In its second year of competition, the Palo Alto High School field hockey team has expanded its ranks and hopes, aiming to build upon the previous season’s progress.
In hopes of having enough players to make both a JV and Varsity team, field hockey coach Jenny Crane didn’t cut any of the 22 girls who tried out this year.
“That means we have a lot more girls than I would usually keep on a varsity team,” Crane said.
Working with a few parents and former Athletic Director Therren Wilburn to start Paly’s field hockey program, Crane led the team in its inaugural season. Coming into the team’s second year, Crane says she’d hoped for enough players for two teams. But unlike more commonly played sports like soccer or volleyball, field hockey at Paly has struggled in gaining popularity.
“It’s what I would describe as like an unusual sport,” Crane said. “It’s not mainstream, so students don’t really know about it.”
According to Crane, spreading information about the sport prior to tryouts next year might help recruit new players.
“It [playing field hockey] can be a little bit intimidating for students who have never played the sport before,” Crane said. “Making yourself vulnerable to try a new sport is not the easiest thing to do.”
Last year’s team was composed almost entirely of novice players. This year is different. But according to Crane, it’s more important than ever that returning players take ownership of their growth as well as the collective development of the team.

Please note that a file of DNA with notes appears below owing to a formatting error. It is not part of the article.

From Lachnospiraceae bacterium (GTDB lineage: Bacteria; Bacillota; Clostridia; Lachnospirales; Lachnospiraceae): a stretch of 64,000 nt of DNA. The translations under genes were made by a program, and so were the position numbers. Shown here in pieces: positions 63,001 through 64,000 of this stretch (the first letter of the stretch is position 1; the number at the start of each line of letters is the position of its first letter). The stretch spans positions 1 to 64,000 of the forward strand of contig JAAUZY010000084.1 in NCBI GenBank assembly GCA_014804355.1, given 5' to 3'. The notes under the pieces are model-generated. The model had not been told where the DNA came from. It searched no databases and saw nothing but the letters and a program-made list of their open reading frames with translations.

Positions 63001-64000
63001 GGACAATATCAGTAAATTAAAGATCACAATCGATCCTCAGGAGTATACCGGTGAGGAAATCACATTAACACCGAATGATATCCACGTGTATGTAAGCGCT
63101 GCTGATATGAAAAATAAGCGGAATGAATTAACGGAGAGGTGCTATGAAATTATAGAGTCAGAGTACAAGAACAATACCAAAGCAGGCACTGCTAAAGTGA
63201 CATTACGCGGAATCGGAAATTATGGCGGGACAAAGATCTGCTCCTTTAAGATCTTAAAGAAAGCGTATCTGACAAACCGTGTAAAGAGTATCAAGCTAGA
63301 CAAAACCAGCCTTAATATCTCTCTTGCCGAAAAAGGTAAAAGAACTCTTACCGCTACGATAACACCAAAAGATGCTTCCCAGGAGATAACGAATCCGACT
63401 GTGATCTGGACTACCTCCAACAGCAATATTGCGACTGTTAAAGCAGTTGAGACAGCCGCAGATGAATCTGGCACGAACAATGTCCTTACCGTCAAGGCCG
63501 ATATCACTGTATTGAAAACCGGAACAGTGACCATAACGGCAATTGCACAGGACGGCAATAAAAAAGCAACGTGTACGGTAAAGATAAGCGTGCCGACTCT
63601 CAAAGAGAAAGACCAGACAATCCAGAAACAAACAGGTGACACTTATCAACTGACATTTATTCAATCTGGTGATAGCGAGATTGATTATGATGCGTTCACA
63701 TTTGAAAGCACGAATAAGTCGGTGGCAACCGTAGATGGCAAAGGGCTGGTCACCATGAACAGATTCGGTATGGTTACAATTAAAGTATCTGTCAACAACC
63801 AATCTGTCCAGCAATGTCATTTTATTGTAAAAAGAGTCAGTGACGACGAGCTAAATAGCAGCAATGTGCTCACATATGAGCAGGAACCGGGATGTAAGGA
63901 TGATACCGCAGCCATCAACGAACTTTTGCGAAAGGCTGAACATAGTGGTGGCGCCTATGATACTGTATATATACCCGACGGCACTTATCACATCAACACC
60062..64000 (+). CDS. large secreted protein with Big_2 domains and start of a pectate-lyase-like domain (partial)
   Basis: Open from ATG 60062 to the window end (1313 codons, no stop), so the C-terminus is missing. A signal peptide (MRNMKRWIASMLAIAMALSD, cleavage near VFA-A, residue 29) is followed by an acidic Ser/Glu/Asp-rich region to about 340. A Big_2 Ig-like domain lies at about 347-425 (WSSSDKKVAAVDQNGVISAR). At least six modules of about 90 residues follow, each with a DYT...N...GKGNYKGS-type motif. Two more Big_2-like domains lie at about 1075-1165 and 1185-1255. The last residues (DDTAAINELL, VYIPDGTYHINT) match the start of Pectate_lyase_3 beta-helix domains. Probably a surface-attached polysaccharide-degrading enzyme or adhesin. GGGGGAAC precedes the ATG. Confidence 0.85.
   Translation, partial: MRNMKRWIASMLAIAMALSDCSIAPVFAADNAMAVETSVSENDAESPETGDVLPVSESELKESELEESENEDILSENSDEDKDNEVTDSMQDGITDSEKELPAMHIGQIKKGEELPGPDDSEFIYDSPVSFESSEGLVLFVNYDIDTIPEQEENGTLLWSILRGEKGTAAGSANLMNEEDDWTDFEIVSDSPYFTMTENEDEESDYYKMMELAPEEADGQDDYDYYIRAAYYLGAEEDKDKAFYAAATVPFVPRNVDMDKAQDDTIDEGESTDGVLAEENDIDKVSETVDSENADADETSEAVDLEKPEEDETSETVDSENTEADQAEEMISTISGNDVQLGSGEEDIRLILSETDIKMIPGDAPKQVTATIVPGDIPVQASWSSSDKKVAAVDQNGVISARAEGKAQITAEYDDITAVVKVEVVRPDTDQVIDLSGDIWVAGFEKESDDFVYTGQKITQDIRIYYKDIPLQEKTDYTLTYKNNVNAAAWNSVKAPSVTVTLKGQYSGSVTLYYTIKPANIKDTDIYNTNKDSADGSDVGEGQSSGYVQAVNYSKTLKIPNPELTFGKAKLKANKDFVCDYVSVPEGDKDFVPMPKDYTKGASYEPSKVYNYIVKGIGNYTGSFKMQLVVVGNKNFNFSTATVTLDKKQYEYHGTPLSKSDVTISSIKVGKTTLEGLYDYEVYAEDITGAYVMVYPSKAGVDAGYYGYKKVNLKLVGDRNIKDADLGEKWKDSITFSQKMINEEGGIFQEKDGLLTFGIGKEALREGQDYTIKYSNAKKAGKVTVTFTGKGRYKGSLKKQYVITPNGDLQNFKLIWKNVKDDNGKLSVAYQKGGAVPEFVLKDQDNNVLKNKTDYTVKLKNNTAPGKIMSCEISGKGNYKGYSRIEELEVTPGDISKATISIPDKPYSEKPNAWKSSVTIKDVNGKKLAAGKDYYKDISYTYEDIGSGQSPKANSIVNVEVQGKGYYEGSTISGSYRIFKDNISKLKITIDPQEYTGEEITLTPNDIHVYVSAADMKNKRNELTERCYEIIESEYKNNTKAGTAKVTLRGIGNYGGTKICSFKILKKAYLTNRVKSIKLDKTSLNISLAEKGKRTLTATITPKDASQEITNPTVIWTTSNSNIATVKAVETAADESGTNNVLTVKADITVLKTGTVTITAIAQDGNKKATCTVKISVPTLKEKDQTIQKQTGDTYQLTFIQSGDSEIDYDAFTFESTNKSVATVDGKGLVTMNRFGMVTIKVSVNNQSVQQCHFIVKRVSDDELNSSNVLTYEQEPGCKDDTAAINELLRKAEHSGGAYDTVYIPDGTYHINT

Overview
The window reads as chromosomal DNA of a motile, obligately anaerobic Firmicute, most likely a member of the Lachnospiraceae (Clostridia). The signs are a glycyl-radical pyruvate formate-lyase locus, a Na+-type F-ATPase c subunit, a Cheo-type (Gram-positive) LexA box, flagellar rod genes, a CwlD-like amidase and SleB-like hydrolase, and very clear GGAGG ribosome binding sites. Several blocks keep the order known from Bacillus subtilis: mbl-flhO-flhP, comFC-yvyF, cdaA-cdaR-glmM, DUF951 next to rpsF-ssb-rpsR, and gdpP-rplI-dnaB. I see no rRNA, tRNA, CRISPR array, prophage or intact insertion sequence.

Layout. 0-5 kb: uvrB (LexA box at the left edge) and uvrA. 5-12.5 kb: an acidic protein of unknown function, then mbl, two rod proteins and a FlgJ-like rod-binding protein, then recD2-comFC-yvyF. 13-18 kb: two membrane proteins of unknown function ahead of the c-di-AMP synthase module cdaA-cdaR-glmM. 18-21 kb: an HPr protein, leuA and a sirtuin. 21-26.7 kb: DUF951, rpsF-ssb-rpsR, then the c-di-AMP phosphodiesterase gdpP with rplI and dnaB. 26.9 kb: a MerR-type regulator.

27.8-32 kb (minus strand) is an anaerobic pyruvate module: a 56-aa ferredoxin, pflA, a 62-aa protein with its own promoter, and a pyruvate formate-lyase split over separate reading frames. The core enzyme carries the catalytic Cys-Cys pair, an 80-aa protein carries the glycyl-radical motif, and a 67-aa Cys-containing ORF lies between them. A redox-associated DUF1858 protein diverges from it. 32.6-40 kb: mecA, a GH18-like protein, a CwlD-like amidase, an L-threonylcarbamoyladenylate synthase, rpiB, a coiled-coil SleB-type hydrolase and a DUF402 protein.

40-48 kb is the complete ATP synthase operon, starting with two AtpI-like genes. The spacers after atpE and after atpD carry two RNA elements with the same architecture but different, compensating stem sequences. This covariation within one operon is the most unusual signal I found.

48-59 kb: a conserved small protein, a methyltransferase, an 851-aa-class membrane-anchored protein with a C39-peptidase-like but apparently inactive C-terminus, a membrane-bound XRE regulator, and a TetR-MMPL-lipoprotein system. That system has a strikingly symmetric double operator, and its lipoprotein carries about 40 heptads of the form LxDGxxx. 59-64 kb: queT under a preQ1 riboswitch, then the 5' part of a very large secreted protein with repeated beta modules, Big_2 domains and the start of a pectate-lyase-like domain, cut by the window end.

“[Last year] we were all kind of in the same boat, because most of us hadn’t really played before,” junior Madeline Lohse said. “Since there’s a lot of new players coming in, I want to have that same type of teamwork. If you don’t, then it’s really hard to play games because you don’t know where people are.”
Though it’s important to develop the skills of returning and novice players alike, Crane says she thinks that the team needs to learn how to work with the experience gap between players.
“I would challenge the returning players to really take the new players under their wings and help guide them and make them better,” Crane said. “Like teaching them when I’m not around, stepping up and taking a leadership role to help those girls.”
Junior Lexi Gwyn, one of last season’s captains, is going into her 7th year of playing field hockey. She also sees potential issues that may arise from the number of players on this year’s team.
“I think a challenge will be that not a lot of the girls are going to get to play in games a lot, or even at all,” Gwyn said. “It’s really important that you play in a game, because it kind of brings up your spirits.”
Last year, Palo Alto High School’s first field hockey team ever overcame some initial struggles to finish the season with a record of 2-14.
“We’ve come so far from not knowing how to even hit a ball, or pass the ball, to by the end of the season winning one of our final games,” Lohse said.
Looking forward, Gwyn says she’s proud of the team’s progress and sees a bright future for Paly field hockey.
“It’s really amazing to see that growth in just one year, and then being able to watch them teach the new kids that are trying out,” Gwyn said. “It just gives me a lot of hope.”
The Vikings’ first league game is against St. Francis on Sept. 17 at home.